Research Output

Preliminary findings on police custody delivery in the twenty-first century: Is it ‘good’ enough?

  Since the 1980s, police custody in England and Wales has seen the civilianisation and privatisation of key roles formerly performed by police officers and changes to how police custody suites are managed and owned. These changes have been encapsulated in a five-pronged typology of custody suites identified by Skinns et al. Drawing on theories about ‘good’ policing as well as quantitative and qualitative data collected as part of an ongoing study of ‘good’ police custody, this paper provides some preliminary answers to two key questions: Can police custody ever be ‘good’ for suspects and, relatedly, are some types of custody suites likely to be better than others, in this regard? What are the implications for ‘good’ policing? We show that of the five types of custody suites identified in Skinns et al., the ‘unhurried hybrid’ may be particularly beneficial to ‘good’ experiences of police custody; for example, the conditions of custody are better and may facilitate a more trusting relationship between suspects and the police. The data also show that the theories about ‘good’ policing are relevant and useful for conceptualising ‘good’ police custody; though of the five dimensions of ‘good’ policing some (e.g. policing as just) are more relevant than others (e.g. policing as crime reduction).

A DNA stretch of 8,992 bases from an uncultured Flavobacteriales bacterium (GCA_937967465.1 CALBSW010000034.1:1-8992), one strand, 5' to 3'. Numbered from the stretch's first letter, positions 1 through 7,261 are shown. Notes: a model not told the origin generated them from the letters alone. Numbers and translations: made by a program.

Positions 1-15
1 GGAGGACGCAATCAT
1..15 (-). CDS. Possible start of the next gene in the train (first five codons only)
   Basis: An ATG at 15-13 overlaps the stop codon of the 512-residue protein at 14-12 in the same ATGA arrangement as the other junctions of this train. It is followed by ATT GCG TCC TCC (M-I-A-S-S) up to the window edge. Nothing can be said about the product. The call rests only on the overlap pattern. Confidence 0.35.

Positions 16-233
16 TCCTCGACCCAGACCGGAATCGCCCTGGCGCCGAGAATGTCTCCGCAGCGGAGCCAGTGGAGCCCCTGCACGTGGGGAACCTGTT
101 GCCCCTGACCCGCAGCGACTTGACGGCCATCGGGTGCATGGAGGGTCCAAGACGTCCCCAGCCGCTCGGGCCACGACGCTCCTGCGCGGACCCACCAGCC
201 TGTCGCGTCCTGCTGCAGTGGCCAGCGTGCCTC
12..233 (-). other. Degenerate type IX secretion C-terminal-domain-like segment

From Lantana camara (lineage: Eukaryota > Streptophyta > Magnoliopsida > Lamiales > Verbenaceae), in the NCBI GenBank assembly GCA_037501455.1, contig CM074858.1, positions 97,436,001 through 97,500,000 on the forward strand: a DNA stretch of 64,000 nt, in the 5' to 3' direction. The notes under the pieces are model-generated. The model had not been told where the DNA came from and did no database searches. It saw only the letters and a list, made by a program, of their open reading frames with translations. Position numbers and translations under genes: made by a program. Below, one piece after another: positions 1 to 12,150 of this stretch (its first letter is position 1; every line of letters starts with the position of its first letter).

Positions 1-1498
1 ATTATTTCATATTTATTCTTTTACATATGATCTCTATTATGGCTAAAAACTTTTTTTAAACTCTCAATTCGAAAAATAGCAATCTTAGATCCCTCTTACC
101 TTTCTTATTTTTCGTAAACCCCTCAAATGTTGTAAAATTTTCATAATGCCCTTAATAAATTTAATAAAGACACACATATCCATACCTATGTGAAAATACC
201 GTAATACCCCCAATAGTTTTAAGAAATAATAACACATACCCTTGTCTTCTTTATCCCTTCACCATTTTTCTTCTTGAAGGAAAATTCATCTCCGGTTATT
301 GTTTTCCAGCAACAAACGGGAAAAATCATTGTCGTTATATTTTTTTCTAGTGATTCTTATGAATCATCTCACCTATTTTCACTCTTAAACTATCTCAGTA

• Type:

    Article

  • Date:

    15 July 2015

  • Publication Status:

    Published

  • Publisher

    Informa UK Limited

  • DOI:

    10.1080/10439463.2015.1058377

  • Cross Ref:

    10.1080/10439463.2015.1058377

  • ISSN:

    1043-9463

  • Library of Congress:

    HV Social pathology. Social and public welfare

  • Dewey Decimal Classification:

    363 Other social problems & services

  • Funders:

    Economic and Social Research Council

Citation

Skinns, L., Wooff, A., & Sprawson, A. (2015). Preliminary findings on police custody delivery in the twenty-first century: Is it ‘good’ enough?. Policing and Society, 27(4), (358-371). doi:10.1080/10439463.2015.1058377. ISSN 1043-9463

Authors

Keywords

Sociology and political science, law, police custody,

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